Natural variation in condition-dependent display colour does not predict male courtship success in a jumping spider

Lisa A. Taylor, David L. Clark, Kevin McGraw

Research output: Contribution to journalArticle

9 Scopus citations

Abstract

In many animals, males display costly, condition-dependent ornaments to choosy females. Indicator models of sexual selection predict that females should choose mates based on natural variation in such traits. In Habronattus pyrrithrix jumping spiders, males have conspicuous, condition-dependent red faces and green legs that they display to cryptically coloured females during courtship. In a correlational study using field-collected spiders, we paired individual males with virgin females in the laboratory and found that natural variation in male coloration did not predict mating success (likelihood of copulation) or levels of female aggression. Rather, mating success was best predicted by male body condition. We then conducted an outdoor experiment under natural sunlight where we gave both virgin and mated females the choice between two simultaneously courting males, one with his facial coloration experimentally reduced and the other that received a sham treatment. Again, we found no relationship between male coloration and courtship success. Our previous studies have shown that the presence (versus absence) of red facial coloration improves courtship success, but here we found no evidence that more subtle natural variation in this trait has any effect on success. We discuss these findings in the context of complex signalling and species recognition in Habronattus. While many studies report negative results for condition-dependent quality signalling alongside positive ones, few discuss the implications of negative results. We argue that, as empirical data accumulate, we should move towards asking why some condition-dependent traits are consistently important to females while other equally condition-dependent traits are either ignored, or only matter in certain contexts.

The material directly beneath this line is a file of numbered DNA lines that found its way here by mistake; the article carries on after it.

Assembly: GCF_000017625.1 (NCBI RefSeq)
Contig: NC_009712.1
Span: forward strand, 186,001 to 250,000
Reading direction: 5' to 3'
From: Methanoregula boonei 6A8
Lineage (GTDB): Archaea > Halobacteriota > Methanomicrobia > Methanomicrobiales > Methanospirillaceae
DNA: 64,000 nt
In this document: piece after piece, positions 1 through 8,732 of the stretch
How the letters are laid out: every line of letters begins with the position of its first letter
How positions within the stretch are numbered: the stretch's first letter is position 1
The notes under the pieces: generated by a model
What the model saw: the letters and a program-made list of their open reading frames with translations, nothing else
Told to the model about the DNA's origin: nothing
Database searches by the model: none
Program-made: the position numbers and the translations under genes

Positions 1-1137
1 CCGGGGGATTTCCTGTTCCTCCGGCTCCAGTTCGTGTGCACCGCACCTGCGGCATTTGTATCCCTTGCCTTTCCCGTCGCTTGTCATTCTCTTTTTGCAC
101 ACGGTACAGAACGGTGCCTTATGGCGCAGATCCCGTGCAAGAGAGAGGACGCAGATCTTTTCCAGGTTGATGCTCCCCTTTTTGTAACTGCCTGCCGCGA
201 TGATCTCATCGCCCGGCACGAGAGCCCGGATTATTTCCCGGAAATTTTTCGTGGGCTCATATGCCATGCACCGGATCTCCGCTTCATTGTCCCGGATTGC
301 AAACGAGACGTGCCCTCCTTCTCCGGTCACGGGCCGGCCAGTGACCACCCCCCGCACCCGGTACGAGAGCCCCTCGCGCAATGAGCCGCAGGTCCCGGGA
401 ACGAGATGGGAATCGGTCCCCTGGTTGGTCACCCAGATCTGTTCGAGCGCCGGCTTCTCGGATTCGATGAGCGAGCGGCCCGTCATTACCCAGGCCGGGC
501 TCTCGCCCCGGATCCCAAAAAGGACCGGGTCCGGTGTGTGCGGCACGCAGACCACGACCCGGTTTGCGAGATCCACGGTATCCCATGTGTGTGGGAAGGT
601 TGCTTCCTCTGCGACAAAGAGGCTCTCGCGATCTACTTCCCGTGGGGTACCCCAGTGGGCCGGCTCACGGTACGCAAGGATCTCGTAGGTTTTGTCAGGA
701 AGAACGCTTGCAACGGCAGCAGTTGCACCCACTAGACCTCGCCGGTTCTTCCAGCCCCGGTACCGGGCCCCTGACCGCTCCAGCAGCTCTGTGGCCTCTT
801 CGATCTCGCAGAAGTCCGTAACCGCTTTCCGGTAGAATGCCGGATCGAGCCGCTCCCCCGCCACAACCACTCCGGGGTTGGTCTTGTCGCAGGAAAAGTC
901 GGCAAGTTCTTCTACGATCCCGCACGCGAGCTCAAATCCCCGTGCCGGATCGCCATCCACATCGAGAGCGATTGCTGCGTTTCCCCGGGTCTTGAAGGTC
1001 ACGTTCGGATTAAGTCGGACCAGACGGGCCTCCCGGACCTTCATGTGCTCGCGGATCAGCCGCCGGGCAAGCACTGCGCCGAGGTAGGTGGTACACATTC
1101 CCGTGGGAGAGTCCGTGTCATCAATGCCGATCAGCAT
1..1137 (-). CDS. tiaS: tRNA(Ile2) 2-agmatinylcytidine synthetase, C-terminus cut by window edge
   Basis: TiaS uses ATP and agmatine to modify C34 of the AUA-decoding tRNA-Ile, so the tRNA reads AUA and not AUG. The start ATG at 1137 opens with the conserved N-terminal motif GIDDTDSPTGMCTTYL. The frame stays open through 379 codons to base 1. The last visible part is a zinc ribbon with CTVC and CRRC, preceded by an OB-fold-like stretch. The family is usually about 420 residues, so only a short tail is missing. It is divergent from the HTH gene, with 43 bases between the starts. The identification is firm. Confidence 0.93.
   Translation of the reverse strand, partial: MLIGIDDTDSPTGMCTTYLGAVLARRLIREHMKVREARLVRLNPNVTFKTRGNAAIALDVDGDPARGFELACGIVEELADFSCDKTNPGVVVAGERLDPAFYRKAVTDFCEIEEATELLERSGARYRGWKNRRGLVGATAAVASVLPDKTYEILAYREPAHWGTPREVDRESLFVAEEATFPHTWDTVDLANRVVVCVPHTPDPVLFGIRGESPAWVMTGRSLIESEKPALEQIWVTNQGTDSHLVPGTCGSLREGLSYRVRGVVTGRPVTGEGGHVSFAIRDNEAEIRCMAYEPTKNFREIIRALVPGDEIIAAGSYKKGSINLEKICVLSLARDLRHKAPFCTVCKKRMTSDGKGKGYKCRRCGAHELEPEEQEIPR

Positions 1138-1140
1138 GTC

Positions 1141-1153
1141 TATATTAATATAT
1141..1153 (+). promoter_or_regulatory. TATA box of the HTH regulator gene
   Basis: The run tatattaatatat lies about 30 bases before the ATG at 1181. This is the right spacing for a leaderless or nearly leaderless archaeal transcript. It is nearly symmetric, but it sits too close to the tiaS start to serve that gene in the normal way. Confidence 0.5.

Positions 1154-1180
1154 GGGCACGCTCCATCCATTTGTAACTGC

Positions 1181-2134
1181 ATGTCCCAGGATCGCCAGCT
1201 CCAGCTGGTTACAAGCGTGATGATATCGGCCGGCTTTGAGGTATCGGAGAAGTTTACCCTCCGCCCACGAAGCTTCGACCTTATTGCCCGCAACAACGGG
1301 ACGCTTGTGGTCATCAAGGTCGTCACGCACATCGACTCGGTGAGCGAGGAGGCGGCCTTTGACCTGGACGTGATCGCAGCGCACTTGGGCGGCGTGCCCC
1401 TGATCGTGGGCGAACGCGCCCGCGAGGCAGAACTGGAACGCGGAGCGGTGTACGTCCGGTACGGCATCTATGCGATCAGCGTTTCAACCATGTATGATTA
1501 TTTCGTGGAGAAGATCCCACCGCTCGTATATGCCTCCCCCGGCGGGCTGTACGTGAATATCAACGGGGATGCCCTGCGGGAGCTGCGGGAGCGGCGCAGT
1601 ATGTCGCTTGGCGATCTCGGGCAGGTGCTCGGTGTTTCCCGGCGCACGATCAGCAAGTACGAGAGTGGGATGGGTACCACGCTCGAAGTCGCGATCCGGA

Original languageEnglish (US)
Pages (from-to)267-278
Number of pages12
JournalAnimal Behaviour
Volume93
DOIs
StatePublished - Jul 2014

Keywords

  • Animal coloration
  • Condition dependence
  • Habronattus
  • Jumping spider
  • Mate choice
  • Salticidae
  • Sexual signalling

ASJC Scopus subject areas

  • Ecology, Evolution, Behavior and Systematics
  • Animal Science and Zoology

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